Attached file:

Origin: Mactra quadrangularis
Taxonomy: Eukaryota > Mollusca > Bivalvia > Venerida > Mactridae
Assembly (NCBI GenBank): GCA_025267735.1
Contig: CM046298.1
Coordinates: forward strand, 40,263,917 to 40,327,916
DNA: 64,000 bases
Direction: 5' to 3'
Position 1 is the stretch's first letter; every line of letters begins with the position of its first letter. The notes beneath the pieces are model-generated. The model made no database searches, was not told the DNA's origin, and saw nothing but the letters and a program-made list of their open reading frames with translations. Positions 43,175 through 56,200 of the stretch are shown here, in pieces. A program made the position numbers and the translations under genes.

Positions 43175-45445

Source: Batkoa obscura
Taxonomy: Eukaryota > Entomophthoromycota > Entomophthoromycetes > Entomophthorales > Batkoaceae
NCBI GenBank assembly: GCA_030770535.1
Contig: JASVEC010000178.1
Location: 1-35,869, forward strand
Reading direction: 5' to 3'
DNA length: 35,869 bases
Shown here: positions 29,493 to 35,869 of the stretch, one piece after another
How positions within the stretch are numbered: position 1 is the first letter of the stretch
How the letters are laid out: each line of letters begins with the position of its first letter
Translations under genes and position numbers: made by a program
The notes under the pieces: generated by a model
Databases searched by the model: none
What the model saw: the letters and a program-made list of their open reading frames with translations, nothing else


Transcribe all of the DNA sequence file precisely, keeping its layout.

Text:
Origin: Mactra quadrangularis
Taxonomy: Eukaryota > Mollusca > Bivalvia > Venerida > Mactridae
Assembly (NCBI GenBank): GCA_025267735.1
Contig: CM046298.1
Coordinates: forward strand, 40,263,917 to 40,327,916
DNA: 64,000 bases
Direction: 5' to 3'
Position 1 is the stretch's first letter; every line of letters begins with the position of its first letter. The notes beneath the pieces are model-generated. The model made no database searches, was not told the DNA's origin, and saw nothing but the letters and a program-made list of their open reading frames with translations. Positions 43,175 through 56,200 of the stretch are shown here, in pieces. A program made the position numbers and the translations under genes.

Positions 43175-45445

Source: Batkoa obscura
Taxonomy: Eukaryota > Entomophthoromycota > Entomophthoromycetes > Entomophthorales > Batkoaceae
NCBI GenBank assembly: GCA_030770535.1
Contig: JASVEC010000178.1
Location: 1-35,869, forward strand
Reading direction: 5' to 3'
DNA length: 35,869 bases
Shown here: positions 29,493 to 35,869 of the stretch, one piece after another
How positions within the stretch are numbered: position 1 is the first letter of the stretch
How the letters are laid out: each line of letters begins with the position of its first letter
Translations under genes and position numbers: made by a program
The notes under the pieces: generated by a model
Databases searched by the model: none
What the model saw: the letters and a program-made list of their open reading frames with translations, nothing else